The EcoSmart Foundation is a not-for-profit Canadian corporation based in Vancouver, BC. Canada. EcoSmart develops activities and projects fostering technical solutions and innovations towards a sustainable economy. In the past five years, it has increasingly focused its efforts on renewable energy, in particular PV solar energy. EcoSmart operates out of Vancouver and is a governed by a board of directors, made up of volunteer members, from across the country, who represent research, government, and the private sector. EcoSmart has been primarily responsible for developing and incubating SunMine.
The organisation developed the concept, investigated the potential sites, calculated expected solar energy yield from satellite data, branded the name (SunMine and Mining the Sun), got Teck and Kimberley on-board, managed the on-site solar monitoring system, helped with public consultation, undertook an environmental assessment study, successfully applied to an additional 1 M$ grant from the BC Government (ICE), did the preliminary design, budget and financial analysis and managed the RFQ and RFP process that lead to the selection of an EPC contractor.
“Knowledge and experience gained from this innovative project will help develop local skills and make solar energy a viable option for B.C.’s generating portfolio. The solar energy potential in B.C. – and in particular, in the East Kootenay – is exceptional. Let’s put it to work.” Michel de Spot. President and CEO, EcoSmart
The City of Kimberley
Kimberley is a city of pioneers. After being one of the most important mining centres in Canada, Kimberley ventured into tourism, leading to the development of the local ski hill and construction of what is now one of Canada’s 10 top golf courses. Both of these projects have since been sold. The city was ready for something new when Michel de Spot, P.Eng., CEO of Vancouver’s EcoSmart Foundation, approached them in 2008, presenting the former Sullivan mine as the perfect site for a utility scale solar project. Enthusiastic about the concept from day one, the city organized a referendum at the next municipal election where 78% of the population showed their support to the project and authorized the city to borrow $2 million to get the project started. The city now owns and operates SunMine.
According to Kimberley Mayor Don McCormick, “SunMine is a great example of the resiliency of our community. We are thriving and pursuing new and innovative directions. Although SunMine is the largest solar facility in BC, it is relatively small. As the SunMine proves its potential, the City of Kimberley is looking to expand it and have already had several inquiries from prospective partners.”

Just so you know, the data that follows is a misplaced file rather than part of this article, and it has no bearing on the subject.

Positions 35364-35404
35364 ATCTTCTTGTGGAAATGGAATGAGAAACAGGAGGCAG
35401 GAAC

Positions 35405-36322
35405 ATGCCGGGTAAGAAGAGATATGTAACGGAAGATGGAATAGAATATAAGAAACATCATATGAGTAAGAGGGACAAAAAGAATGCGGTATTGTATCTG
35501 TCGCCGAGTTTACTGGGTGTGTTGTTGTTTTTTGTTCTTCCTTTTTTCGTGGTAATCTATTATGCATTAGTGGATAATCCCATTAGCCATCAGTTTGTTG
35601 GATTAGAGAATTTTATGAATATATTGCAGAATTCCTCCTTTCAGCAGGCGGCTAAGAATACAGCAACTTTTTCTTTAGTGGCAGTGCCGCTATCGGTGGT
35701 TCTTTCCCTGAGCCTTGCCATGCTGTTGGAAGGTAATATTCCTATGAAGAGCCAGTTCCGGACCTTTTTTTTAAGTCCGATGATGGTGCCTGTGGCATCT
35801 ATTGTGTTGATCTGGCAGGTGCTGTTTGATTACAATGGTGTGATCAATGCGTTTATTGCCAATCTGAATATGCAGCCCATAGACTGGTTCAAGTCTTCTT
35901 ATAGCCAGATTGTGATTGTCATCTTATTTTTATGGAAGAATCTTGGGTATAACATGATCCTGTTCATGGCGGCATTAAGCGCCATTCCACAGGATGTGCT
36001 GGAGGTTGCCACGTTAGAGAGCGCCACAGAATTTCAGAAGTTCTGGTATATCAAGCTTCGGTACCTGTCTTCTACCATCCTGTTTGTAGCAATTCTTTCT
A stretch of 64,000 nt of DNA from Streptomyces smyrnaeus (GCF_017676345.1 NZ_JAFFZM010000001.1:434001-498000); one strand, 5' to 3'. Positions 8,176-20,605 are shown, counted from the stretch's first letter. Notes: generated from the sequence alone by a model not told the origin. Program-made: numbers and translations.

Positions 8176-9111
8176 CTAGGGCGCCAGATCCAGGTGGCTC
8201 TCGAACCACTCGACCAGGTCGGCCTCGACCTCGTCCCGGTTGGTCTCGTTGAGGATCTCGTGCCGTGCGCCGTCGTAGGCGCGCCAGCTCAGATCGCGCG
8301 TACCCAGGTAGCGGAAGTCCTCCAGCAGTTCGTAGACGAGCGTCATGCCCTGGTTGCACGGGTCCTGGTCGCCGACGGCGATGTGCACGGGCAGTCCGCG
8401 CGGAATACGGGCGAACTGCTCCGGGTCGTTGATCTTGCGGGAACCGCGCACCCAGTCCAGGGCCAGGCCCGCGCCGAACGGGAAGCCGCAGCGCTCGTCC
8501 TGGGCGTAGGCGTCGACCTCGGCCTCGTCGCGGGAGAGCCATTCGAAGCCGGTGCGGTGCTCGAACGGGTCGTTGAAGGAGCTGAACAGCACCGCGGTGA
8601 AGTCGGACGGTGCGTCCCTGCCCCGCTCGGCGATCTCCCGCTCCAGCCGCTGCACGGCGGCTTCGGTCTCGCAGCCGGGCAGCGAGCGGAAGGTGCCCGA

Teck Resources is Canada’s largest diversified resource company, committed to responsible mining and mineral development. Teck’s main products are copper, metallurgical coal and zinc. Teck is strongly dedicated to sustainability and corporate social responsibility (CSR). In 2014, the “Global 100 Most Sustainable Corporations“ list ranked Teck first of all mining companies worldwide and the second of all Canadian companies. Kimberley is the cradle of Teck where the company was created in the early 1900’s under the name of Cominco. Over 140 million tonnes of lead and zinc ore were extracted from the Sullivan Mine in a century of mining, as well as waste rock from the various shafts and mine tunnels drilled to access the ore body. The ore was processed in a huge concentrator (see Fig 1) from 1923 to 2001. In addition, a fertilizer plant (producing ammonium phosphate fertilizer) operated from 1953 to 1987, and a pig iron and steel plant operated for a time in the 1950s-60s using iron- bearing minerals found in the orebody. When the mine closed, Teck spent $70 million over 5 years to remove theses industries and reclaim the site. Today, the company continues to monitor and treat drainage water available. When contacted in 2008 by EcoSmart, Teck was extremely supportive. The mining company helped putting together a monitoring system that collected solar and weather data on site for about 1 1⁄2 year to confirm the original solar energy predictions calculated by EcoSmart from solar data. Teck agreed to lease part of the old Sullivan site to the city at no cost, a right-of-way and connection to their own sub-station and contributed another $2 million towards developing the project.